The main focus at Fliederhof is Schiava (Vernatsch) grown on Santa Magdalena, one of the wine world’s most spectacular hillsides. Their 2021 St. Magdalener Classico “Marie” is composed of at least 97% Schiava (mostly because in the past every tenth vine or so in the row was Lagrein, so they’ve kept this tradition while slowly replacing them with Schiava) grown on three different plots composed fully of massale selections from this ancient hill with an average age of around thirty-five years: one lower down on deeper soils with a lot of rocks which brings riper fruit and smooth tannins; another on a very loamy spot with a steep aspect; and the last further up the hill behind their house at around 350m in a windy spot with rockier soil that imparts greater tension. The grapes are mostly destemmed with around 15-20% whole clusters included. Alcoholic fermentation typically ranges between eight to twelve days, and the malolactic fermentation begins naturally shortly thereafter. Due to the variety’s typically reductive nature, the wines are pumped over during fermentation to minimize this (instead of numerous rackings during aging that can exhaust its freshness, which is very common in the area), and they’re tasted each morning and night to observe their evolution. Martin explained, “If you wait too long to aerate the grape must during fermentation, you may never get the reductive elements out of the wine.” It’s aged in big, old oak casks for nine months prior to bottling and stored for an additional few months prior to release. Generally, this wine is joyful and soft on intensity outside of its aromatic profile that, at Fliederhof, is laced with pleasant red fruits and flowers and a soft but tightly sculpted palate accented with volcanic rock spiciness. We squeezed the Ramosers for more quantity this year but given that they only have a little over three hectares in total production, the increase wasn’t as much as we would have liked.

St. Magdalener

Inspired by Ceparello, a wine made by the famous Tuscan vignaiolo and enologist, Paolo de Marchi, from Isola e Olena (which I’ve been a fan of since my earliest years in the wine business, though I’m a little out of touch these days given that it’s been almost a decade since I’ve tried a newly released vintage), Martin and Stefan crafted the 2020 St. Magdalener Classico “Gran Marie” from a selection of small clusters and berries from the family’s oldest Schiava vines to have a more concentrated wine—not a bad idea given Schiava’s tendency toward lightness and transparency. Vinified the same as the first St. Magdalener in the range (8-12 days with a natural fermentation), it’s aged entirely in a single old 15hl French oak cask for nine months followed by nearly a year of bottle storage prior to release. Gran Marie is named after Maria Ebnicher Ramoser, Martin’s great grandmother, who first brought the family to St. Magdalena. The 2019 and 2020 vintages of this wine are lovely, and if one were to call the first St. Magdalener Classico in the range a “village” wine, this would be their premier cru due to its wonderful balance of body, palate weight and minerally texture. Despite the selection of smaller berries and clusters from oldest vines, it maintains a tight but fleshed-out profile that highlights the elegance of the top wines made from this historic hill.

This next wine I debated putting in our newsletter. My staff has requested that I not include things in such limited supply such as this one because we only have 48 bottles for the entire US market! But I can’t help myself because people need to know that this wine happened, and so therefore it’s going to happen again; it’s one of my favorite wines of the year, bar none, and needs to be recognized. Also, you need to be apprised of its inevitable rise! But really, how epic can Schiava be?? Well… Fliederhof’s 2020 Santa Magdalener “Gaia” is a MEGA-breakthrough Schiava made with 100% whole clusters and almost no extraction during its maceration and fermentation. Our first encounter (for JD, Tyler and myself) was this summer. We were all surprised by its depth, significance and profound pleasure. It topped my charts on both pleasure and seriousness and made my top 15 wines of the trip (likely in the top 5 of the 15, and surely one of my new favorites in the entire portfolio), and it made JD’s top five—tough choices all the way around on that trip with so many good wines! The young Martin Ramoser nailed it with this one, and he’s still got a few more years to go before he even crosses thirty! Don’t worry about missing this one this year. I told him that he needs to ransack more Schiava from the Santa Magdalena wine and dedicate it to this style instead. He’s significantly increased the quantities in 2022, but still with less than 1000 bottles in total. I’m excited about this guy and what he’s doing. His mind is open, all the way, and with the loving support of his family and their daily work together in the vines, this kid’s going to be a regional legend.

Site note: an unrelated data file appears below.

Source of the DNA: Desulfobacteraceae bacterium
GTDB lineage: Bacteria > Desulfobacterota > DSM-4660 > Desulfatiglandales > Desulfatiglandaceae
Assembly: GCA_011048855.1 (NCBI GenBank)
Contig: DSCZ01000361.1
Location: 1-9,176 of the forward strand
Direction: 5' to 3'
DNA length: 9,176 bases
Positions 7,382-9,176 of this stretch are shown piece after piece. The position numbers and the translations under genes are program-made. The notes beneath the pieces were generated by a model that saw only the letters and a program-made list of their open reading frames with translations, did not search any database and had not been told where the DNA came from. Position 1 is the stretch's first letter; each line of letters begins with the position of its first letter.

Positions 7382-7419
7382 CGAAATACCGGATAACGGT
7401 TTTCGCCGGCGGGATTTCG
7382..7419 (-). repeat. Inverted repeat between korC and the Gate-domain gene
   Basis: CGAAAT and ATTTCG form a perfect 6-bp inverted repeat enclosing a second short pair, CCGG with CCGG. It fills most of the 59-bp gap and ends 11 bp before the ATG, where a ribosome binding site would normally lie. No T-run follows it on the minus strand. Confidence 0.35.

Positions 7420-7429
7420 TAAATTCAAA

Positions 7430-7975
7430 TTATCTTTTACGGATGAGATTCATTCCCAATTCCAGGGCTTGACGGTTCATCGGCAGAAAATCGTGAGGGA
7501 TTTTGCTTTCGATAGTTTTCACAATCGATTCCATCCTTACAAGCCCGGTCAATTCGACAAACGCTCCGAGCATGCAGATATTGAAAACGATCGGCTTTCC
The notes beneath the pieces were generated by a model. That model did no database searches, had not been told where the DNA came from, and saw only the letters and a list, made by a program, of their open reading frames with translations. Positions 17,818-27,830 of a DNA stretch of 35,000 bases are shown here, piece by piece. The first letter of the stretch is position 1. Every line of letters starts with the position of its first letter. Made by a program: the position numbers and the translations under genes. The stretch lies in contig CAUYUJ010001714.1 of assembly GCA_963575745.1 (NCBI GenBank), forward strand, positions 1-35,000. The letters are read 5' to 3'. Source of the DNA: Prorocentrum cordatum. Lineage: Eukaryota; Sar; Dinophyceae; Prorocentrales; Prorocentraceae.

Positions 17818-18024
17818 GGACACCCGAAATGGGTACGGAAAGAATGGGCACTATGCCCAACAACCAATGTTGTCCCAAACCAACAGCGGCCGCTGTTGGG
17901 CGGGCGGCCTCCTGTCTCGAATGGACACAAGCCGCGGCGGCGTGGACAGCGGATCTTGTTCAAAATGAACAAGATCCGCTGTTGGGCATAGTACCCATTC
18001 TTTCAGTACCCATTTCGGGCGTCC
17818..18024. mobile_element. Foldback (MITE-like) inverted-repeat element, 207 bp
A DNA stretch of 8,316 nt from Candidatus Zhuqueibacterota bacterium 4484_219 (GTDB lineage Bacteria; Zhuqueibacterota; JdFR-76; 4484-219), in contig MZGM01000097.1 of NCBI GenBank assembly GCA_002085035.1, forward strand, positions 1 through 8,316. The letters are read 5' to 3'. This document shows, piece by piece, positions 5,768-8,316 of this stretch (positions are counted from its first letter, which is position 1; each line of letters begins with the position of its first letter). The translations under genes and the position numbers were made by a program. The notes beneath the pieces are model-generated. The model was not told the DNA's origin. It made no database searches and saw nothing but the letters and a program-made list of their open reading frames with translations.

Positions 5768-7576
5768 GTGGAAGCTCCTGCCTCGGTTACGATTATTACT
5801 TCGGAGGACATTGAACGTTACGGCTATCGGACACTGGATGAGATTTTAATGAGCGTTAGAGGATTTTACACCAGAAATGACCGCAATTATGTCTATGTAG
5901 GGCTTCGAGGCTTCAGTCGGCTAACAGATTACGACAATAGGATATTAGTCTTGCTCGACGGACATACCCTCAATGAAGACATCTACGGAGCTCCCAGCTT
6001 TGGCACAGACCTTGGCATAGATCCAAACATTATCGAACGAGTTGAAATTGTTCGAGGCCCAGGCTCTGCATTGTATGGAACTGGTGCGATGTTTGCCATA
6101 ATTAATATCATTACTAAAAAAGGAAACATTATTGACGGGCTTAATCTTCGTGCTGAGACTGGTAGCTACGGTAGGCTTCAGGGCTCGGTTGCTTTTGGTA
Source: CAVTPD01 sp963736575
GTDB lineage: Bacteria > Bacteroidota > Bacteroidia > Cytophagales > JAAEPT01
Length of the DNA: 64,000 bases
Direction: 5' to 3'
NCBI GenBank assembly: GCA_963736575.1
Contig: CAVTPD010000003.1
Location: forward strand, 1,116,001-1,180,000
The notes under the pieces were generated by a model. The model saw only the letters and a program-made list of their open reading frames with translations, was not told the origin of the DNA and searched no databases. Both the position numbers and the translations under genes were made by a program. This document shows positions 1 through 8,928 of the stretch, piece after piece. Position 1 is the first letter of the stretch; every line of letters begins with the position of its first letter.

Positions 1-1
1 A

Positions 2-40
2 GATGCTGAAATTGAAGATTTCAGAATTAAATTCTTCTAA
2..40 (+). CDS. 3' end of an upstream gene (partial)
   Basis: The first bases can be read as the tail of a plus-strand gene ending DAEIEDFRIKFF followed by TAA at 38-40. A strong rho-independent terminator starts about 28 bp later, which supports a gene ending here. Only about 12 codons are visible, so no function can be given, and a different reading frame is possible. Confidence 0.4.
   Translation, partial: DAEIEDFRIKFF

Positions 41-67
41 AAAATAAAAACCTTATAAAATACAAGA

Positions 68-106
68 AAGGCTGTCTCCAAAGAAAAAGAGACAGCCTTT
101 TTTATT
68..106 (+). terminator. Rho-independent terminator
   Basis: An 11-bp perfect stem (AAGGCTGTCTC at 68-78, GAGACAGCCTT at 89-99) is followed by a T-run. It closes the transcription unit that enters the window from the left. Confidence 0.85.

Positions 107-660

Lagrein often renders wines that are menacingly beefy. In contrast, Martin’s agenda with this muscular, rustic and mineral-dense wine that seems to express the fire of the ancient magma that became its bedrock nearly three hundred million years ago, is to shed a little bit of the excessive weight it easily takes on, to keep it lighter on its feet. Gently extracted during its natural fermentation through daily pumpovers for eight to twelve days (always with a watchful eye on its even greater tendency for taking on reductive compounds than the already reductively inclined Schiava), it’s pressed and then aged in 12-25hl old oak casks. Whole bunches are used sparingly (15-20%) in years where the grape skin tannin is gentler (like 2019 and 2021, but not in 2020). Lagrein is easy to ripen, and all too often becomes overripe, and Martin does his best to reel it in on the hotter years, like 2018. His greater preference, like ours, is for cooler years, like 2019, 2020, and 2021. The 2020 Lagrein “Helen” embodies the spirit and rugged feel of the rocky mountain area where it’s grown, and one should think about heart-warming, rustic mountain-style food as the perfect match. No matter what’s done in the cellar, Lagrein will always remain on the dark side with strong wild blackberries and savory but inviting green characteristics. While dark chocolate and red wine is almost always a food and wine pairing misfire, Lagrein is one of the few that pairs quite well. With Martin and Stefan’s soft touch on tannins, the first Lagrein in their range (there is a Riserva as well) benefits from a slight chill.

If you want to learn more about Fliederhof, you will find an exhaustive account on our website at You can also virtually meet Martin and learn more about his wines directly from him at

Rodolphe Demougeot in his top Pommard vineyard, Pommard 1er Cru Charmots “Le Coeur des Dames.”